jones

[johnz] Slang.
noun (sometimes initial capital letter)
2.
an addiction, especially to heroin.
verb (used without object)
3.
To have an intense desire (usually followed by for or on ); crave: I'm jonesing for a toasted onion bagel with lox and cream cheese.

Origin:
1965–70; origin uncertain

Dictionary.com Unabridged

Jones

[johnz]
noun
1.
Anson [an-suhn] , 1798–1858, president of the Republic of Texas.
2.
Casey [key-see] , (John Luther Jones) 1864–1900, U.S. locomotive engineer: folk hero of ballads, stories, and plays.
3.
Chuck (Charles Martin Jones) 1912–2002, U.S. film animator.
4.
Daniel, 1881–1967, English phonetician.
5.
Ernest, 1879–1958, Welsh psychoanalyst.
6.
(Everett) LeRoi [luh-roi, lee-roi] original name of Imamu Amiri Baraka.
7.
Henry Arthur, 1851–1929, English dramatist.
8.
Howard Mumford [muhm-ferd] , 1892–1980, U.S. educator and critic.
9.
Inigo [in-i-goh] , 1573–1652, English architect.
10.
John Luther ("Casey") 1864–1900, legendary U.S. locomotive engineer, raised in Cayce, Ky.
11.
John Paul (John Paul) 1747–92, American naval commander in the Revolutionary War, born in Scotland.
12.
John Winston [win-stuhn] , 1791–1848, U.S. politician: Speaker of the House 1843–45.
13.
Mary Harris ("Mother Jones") 1830–1930, U.S. labor leader, born in Ireland.
14.
Quincy (Delight) ("Q") born 1933, U.S. jazz musician, film composer and producer.
15.
Robert Edmond, 1887–1954, U.S. set designer.
16.
Robert Tyre [tahyuhr] , ("Bobby") 1902–71, U.S. golfer.
17.
Rufus Matthew, 1863–1948, U.S. Quaker, teacher, author, and humanitarian.
18.
Sir William, 1746–94, English jurist, linguist, and Sanskrit scholar.

Joneses

[john-ziz]
plural noun
one's neighbors, friends, business associates, etc.: Keeping up with the Joneses has put him in debt.

Origin:
1925–30

Dictionary.com Unabridged
Based on the Random House Dictionary, © Random House, Inc. 2014.
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Collins
World English Dictionary
Jones (dʒəʊnz)
 
n
1.  Daniel. 1881--1967, British phonetician
2.  Daniel. 1912--93, Welsh composer. He wrote nine symphonies and much chamber music
3.  David. 1895--1974, British artist and writer: his literary works, which combine poetry and prose, include In Parenthesis (1937), an account of World War I, and The Anathemata (1952)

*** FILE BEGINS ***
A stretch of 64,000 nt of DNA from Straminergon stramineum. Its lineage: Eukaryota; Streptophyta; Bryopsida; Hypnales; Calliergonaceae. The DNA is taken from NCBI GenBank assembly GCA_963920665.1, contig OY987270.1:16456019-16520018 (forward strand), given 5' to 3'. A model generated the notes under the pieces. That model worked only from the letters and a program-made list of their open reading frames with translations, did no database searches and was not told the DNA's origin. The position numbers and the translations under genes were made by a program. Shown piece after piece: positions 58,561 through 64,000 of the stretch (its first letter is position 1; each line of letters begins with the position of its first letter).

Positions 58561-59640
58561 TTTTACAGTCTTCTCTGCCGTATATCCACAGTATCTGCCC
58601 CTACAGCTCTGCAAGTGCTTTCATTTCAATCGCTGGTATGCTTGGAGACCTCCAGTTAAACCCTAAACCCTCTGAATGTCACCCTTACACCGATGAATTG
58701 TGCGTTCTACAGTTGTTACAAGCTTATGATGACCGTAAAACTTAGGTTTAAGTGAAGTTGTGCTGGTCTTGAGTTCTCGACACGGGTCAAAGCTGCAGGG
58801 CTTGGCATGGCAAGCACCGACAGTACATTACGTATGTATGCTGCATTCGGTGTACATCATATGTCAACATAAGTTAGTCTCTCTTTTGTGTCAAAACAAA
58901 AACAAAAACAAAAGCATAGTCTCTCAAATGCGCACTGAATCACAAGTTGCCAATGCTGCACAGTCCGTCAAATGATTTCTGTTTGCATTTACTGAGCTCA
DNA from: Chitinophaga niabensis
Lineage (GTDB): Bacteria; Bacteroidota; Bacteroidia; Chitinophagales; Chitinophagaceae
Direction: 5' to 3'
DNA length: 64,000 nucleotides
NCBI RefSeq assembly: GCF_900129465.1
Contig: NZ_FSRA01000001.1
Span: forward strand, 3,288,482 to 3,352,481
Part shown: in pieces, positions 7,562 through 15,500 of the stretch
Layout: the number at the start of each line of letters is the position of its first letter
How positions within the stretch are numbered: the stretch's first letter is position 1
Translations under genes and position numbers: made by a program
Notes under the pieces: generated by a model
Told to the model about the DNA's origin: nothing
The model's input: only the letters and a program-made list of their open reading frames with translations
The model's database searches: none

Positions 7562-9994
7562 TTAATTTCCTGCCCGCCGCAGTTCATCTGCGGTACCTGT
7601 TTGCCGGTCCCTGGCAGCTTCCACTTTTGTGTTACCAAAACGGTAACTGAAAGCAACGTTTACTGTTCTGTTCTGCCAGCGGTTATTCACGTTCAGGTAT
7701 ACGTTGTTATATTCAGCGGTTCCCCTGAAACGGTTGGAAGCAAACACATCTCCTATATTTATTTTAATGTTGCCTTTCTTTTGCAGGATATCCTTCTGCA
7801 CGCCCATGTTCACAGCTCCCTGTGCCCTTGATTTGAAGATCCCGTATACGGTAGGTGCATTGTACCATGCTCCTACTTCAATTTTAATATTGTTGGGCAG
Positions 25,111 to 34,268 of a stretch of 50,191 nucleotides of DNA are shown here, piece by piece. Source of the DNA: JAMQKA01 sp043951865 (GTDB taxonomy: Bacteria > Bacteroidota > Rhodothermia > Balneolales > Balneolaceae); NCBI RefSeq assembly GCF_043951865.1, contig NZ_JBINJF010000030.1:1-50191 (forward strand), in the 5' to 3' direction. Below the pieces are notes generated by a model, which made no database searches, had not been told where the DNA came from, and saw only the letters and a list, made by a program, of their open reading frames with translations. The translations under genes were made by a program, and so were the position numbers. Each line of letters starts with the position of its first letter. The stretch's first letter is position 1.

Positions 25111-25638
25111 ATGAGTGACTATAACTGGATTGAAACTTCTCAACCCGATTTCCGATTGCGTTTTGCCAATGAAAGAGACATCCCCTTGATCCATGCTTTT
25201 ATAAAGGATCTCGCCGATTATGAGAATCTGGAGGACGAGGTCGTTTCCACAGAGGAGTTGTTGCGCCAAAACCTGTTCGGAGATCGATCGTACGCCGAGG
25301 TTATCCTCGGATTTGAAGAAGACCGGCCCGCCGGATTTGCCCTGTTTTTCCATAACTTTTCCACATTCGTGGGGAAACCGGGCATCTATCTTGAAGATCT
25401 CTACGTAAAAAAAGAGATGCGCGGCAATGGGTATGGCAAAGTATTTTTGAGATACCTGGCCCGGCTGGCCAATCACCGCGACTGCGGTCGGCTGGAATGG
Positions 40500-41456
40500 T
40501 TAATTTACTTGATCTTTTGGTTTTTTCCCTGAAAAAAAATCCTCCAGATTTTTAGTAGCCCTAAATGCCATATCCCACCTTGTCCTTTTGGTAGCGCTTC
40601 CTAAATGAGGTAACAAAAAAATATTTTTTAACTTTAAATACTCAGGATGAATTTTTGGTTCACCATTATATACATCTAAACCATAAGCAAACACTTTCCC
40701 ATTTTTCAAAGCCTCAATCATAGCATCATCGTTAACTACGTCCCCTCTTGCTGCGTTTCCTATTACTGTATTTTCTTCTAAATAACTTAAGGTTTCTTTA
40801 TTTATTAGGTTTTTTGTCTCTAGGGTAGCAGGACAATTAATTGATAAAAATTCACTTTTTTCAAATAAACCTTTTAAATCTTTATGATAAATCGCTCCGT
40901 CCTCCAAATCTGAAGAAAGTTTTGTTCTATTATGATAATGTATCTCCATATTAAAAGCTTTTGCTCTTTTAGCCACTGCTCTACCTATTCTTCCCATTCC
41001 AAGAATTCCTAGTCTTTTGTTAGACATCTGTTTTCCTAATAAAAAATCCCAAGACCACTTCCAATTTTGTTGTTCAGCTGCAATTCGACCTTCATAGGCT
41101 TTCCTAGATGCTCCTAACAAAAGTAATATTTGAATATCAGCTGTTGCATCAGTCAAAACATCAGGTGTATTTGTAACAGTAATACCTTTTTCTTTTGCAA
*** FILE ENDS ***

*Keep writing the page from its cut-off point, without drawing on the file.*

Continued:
4.  Digby (Marritt). born 1956, British businessman; director-general of the Confederation of British Industry (2000--06)
5.  Inigo (ˈɪnɪɡəʊ). 1573--1652, English architect and theatrical designer, who introduced Palladianism to England. His buildings include the Banqueting Hall of Whitehall. He also designed the settings for court masques, being the first to use the proscenium arch and movable scenery in England
6.  John Paul, original name John Paul. 1747--92, US naval commander, born in Scotland: noted for his part in the War of American Independence
7.  (Everett) Le Roi (ˈliːrɔɪ), Muslim name Imanu Amìri Baraka. born 1934, US Black poet, dramatist, and political figure
8.  Quincy. born 1933, US composer, arranger, conductor, record producer, and trumpeter, noted esp for his film scores
9.  Robert Tyre, known as Bobby Jones. 1902--71, US golfer

Collins English Dictionary - Complete & Unabridged 10th Edition
2009 © William Collins Sons & Co. Ltd. 1979, 1986 © HarperCollins
Publishers 1998, 2000, 2003, 2005, 2006, 2007, 2009
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Etymonline
Word Origin & History

Jones
for the surname, see John. Phrase keep up with the Joneses (1913, Amer.Eng.) is from the title of a comic strip by Arthur R. Momand. The slang sense "intense desire, addiction" (1968) probably arose from earlier use of Jones as a synonym for "heroin," presumably from the proper name, but the connection,
if any, is obscure.
Online Etymology Dictionary, © 2010 Douglas Harper
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American Heritage
Medical Dictionary

jones (jōnz)
n.

  1. Heroin.

  2. An addiction, especially to heroin.

The American Heritage® Stedman's Medical Dictionary
Copyright © 2002, 2001, 1995 by Houghton Mifflin Company. Published by Houghton Mifflin Company.
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American Heritage
Idioms & Phrases

Jones

see Davy Jones's locker; keep up (with the Joneses).

The American Heritage® Dictionary of Idioms by Christine Ammer.
Copyright © 1997. Published by Houghton Mifflin.
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Example sentences for jones
It has been published as a book, complete with a foreword by terry jones.
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